Laughter decreases stress hormones and increases immune cells and infection-fighting antibodies, thus improving your resistance to disease. Laughter triggers the release of endorphins, the body’s natural feel-good chemicals. Endorphins promote an overall sense of well-being and can even temporarily relieve pain.
Social Benefits of Laughter
- strengthens relationships
- helps defuse conflict
- boosts mood
- boosts teamwork
- attracts others to us
Intuitively we know that laughter is one of the best tools we have for dealing with stress, and science backs that up. In fact, research into laughter goes even further, revealing that it’s a potent drug with the contagious power of a virus that conveys a slew of benefits for the mind and body. Below are findings that should keep us wanting to laugh it up.
Laughter is a potent endorphin releaser. One of the most recent studies on laughter shows that laughing with others releases endorphins in the brain—our homegrown feel-good chemicals—via opioid receptors. The more opioid receptors a given person has in their brain, the more powerful the effect. Highly addictive opioid drugs, like heroin, also bind to those receptors, suggesting that laughter induces euphoria not unlike a narcotic (minus the obvious drawbacks).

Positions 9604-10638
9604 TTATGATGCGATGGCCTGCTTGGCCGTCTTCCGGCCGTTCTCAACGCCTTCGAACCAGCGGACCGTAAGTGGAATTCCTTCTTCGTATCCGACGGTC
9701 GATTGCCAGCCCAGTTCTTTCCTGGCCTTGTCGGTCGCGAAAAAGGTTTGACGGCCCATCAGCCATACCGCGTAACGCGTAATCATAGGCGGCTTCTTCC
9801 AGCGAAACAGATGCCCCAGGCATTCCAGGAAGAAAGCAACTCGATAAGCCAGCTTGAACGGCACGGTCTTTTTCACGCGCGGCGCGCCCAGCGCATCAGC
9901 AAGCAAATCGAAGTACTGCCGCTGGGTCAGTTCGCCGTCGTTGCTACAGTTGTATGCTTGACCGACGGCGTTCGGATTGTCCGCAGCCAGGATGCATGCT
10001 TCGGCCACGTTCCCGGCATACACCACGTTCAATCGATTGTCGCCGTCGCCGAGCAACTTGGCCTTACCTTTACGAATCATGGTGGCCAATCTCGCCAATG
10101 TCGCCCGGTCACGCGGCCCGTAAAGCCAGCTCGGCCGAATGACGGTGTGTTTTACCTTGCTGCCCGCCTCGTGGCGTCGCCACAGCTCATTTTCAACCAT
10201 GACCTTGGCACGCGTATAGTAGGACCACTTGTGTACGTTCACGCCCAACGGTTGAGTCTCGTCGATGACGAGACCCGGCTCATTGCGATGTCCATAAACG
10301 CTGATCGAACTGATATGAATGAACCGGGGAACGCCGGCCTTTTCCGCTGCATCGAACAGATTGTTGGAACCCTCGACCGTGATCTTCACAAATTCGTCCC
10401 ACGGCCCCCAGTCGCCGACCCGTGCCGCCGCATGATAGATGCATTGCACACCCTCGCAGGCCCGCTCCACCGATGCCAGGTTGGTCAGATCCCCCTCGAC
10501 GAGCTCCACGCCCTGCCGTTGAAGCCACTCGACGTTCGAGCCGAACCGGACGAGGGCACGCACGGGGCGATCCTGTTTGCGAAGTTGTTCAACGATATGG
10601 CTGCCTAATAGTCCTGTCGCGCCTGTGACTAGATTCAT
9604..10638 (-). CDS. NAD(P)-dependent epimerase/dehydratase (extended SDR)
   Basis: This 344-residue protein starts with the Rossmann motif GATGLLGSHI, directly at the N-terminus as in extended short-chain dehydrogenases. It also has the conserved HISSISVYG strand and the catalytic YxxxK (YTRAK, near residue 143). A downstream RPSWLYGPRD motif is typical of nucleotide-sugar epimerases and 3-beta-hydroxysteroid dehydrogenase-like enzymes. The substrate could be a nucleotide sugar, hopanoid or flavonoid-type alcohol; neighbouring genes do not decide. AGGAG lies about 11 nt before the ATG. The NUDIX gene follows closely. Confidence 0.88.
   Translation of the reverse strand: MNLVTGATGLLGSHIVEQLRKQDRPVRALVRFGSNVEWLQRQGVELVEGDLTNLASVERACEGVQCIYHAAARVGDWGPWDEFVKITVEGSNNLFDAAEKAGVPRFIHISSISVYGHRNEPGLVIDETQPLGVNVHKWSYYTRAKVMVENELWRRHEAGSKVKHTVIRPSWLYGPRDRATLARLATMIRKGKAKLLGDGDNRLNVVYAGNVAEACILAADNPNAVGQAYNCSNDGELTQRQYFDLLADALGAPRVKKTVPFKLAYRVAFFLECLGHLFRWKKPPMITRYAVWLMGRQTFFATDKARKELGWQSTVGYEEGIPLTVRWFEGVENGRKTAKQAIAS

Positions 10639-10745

Laughter contagiously forms social bonds. The endorphin effect described above also explains why social laughter is so contagious. Spreading endorphin release through groups promotes a sense of togetherness and safety. Each brain in a social unit is a transmitter of those feelings, which triggers the feel-goods in other brains via laughter. It’s like a game of endorphin dominoes. That’s why when someone starts laughing, others will laugh even if they’re not sure what everyone is laughing about.
“A day without laughter is a day wasted” – Charlie Chaplin